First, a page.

It took me many years to free myself from I called in my memoirs the ‘bonds of my class.’ I know that even today there are many who accuse me of behavior instilled by the ‘bonds of class,’ especially some feminist women. Perhaps they are right and one never overcomes the class into which one is born. I don’t know.
–Simone De Beauvoir
It’s an honest, and a bit terrifying, account of her life as an intellectual: born into a bourgeois family, Beauvoir wonders whether she was ever able to overcome these class bonds and think for and from a different social situation. Is she able to transcend the class–and the cultural forms that went with it–into which she was born, or does she remain, despite her best efforts, another bourgeois intellectual? She doesn’t know, and this confession is remarkable given her vast erudition and relentless pursuit to understand herself and the world into which she is born.
This question–whether one’s class formation remains the ultimate horizon of one’s understanding of life–has stayed with me over the past few weeks. Are our theologies ultimately expressions of our cultural formations–forever trapped within boundaries that structured our personal development (boundaries of race, class, gender, and geographic location)?
Dietrich Bonhoeffer wrote Discipleship (previously published as Cost of Discipleship) with this question at the forefront of his mind. In the famous first section on “Costly Grace”, Bonhoeffer wages war against a “cheap grace” that enables us to “remain as before in [our] bourgeois-secular existence” (50). Cheap grace “absolved an entire people” (53) in advance, a people who are now free from the call to obey a crucified God but who could live as other people live, secure and confident in their attempts to strengthen their own national existence through the exclusion of the weak and the unclean (i.e., the Jew).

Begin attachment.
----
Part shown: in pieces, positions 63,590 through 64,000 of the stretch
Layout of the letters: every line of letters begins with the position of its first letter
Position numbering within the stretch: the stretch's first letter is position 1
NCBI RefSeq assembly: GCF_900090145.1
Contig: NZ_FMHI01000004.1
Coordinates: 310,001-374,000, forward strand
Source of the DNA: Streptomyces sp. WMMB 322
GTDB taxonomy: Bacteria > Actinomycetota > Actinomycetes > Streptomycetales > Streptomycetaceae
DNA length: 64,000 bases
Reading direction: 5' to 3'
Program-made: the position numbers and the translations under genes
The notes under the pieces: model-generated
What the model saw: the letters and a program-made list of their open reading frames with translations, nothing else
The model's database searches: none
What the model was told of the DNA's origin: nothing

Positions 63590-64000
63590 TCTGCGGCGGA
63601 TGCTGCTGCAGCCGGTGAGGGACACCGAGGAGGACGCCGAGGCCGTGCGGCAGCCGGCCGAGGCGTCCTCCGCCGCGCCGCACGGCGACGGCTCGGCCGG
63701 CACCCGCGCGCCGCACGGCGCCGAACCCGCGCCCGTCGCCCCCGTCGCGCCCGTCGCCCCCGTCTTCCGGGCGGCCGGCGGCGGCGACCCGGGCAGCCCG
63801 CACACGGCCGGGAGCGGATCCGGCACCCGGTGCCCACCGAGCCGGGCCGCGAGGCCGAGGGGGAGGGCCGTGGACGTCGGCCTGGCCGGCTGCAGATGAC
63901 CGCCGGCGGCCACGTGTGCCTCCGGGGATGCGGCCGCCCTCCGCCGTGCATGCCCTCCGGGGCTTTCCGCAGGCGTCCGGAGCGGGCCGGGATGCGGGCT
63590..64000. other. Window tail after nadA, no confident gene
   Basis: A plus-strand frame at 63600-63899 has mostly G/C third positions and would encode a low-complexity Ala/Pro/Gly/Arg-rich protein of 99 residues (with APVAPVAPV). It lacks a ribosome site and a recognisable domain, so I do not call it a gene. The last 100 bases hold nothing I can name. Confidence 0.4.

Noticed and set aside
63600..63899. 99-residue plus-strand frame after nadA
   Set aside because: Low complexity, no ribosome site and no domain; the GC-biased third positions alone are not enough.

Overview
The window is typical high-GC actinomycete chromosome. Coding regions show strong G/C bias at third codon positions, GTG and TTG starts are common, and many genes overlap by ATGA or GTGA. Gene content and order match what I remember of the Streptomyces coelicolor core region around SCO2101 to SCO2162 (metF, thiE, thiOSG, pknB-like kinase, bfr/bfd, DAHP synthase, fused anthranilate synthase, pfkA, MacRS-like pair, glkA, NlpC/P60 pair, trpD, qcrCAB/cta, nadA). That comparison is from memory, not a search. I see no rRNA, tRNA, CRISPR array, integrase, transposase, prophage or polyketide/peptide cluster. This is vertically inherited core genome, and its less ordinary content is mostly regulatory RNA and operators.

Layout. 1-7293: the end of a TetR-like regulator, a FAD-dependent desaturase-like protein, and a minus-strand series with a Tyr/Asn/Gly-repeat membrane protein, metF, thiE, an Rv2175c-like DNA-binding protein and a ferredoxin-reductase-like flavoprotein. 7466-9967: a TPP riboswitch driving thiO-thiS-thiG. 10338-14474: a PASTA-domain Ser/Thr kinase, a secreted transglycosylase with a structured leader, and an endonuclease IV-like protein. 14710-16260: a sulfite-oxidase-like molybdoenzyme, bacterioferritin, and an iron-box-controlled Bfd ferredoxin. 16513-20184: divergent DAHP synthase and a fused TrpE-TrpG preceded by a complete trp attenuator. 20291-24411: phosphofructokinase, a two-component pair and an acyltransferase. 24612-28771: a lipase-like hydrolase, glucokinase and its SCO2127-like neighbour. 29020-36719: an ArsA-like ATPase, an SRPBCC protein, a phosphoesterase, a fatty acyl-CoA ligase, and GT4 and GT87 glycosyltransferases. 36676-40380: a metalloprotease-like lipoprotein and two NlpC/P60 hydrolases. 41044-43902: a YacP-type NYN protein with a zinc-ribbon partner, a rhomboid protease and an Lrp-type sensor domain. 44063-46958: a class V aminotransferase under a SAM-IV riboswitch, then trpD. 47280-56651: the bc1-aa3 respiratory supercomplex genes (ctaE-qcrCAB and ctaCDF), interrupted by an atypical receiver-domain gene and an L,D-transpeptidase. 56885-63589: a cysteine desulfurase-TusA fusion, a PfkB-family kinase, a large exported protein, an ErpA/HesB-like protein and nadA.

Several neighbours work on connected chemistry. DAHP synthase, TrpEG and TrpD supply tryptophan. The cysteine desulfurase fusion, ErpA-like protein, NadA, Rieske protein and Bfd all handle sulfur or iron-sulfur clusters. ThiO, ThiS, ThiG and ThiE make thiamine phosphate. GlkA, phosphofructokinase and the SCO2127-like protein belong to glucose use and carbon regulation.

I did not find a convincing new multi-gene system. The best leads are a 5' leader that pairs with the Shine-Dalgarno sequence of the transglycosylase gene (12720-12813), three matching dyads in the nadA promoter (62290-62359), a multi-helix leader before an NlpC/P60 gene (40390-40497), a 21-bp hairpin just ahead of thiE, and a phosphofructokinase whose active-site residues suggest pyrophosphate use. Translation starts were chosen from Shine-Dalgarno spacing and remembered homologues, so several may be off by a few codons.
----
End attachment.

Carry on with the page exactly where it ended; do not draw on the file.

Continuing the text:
Bonhoeffer obviously does not want grace to simply be the divine justification of our sinful, bourgeois-secular lives–we can’t get out, and grace tells us, don’t even try, just accept forgiveness. However, his answer in this first section appears to be: try really, really hard and then, after you begin with your own failed efforts, grace will show you the way forward. Besides being a thoroughly bourgeois answer (of the religious variety), the answer is theologically problematic. If grace is not the presupposition of our action, then what is?
Bonhoeffer offers a different way of reading this opening chapter when he says that “cheap grace is, thus, denial of God’s living word, denial of the incarnation of the word of God” (43). Cheap grace is the attempt to claim grace; costly grace is to be claimed by grace. Cheap grace is a grace–and hence a God–at our disposal (“grace became the common property of a Christian world” p. 46). Costly grace is to find ourselves and our world under assault. In cheap grace, the incarnation is the affirmation of all we hold true about ourselves and our own people. In costly grace, the incarnation marks God setting aside our people and our own lives.
The incarnation is the divine encroachment, the divine transgression (as in “going across,” crossing the border that affirms, justifies, and secures our position in the world). To enter into discipleship is to accept God’s incursion into our sinful world. It is to say ‘amen’ to the God who bypasses the boundaries that establish our identity, and in moving across them, exposes them as sinful attempts to secure our own salvation apart from God, judges them, and then brings us to life beyond them. If there is a way beyond “the bonds of class,” it is the way of the cross, of discipleship to the living Word. It is therefore, like Beauvoir’s assessment, never certain in itself but maintains a faithful hope in the power of God: “for mortals it is impossible, but for God all things are possible” (Matt 19).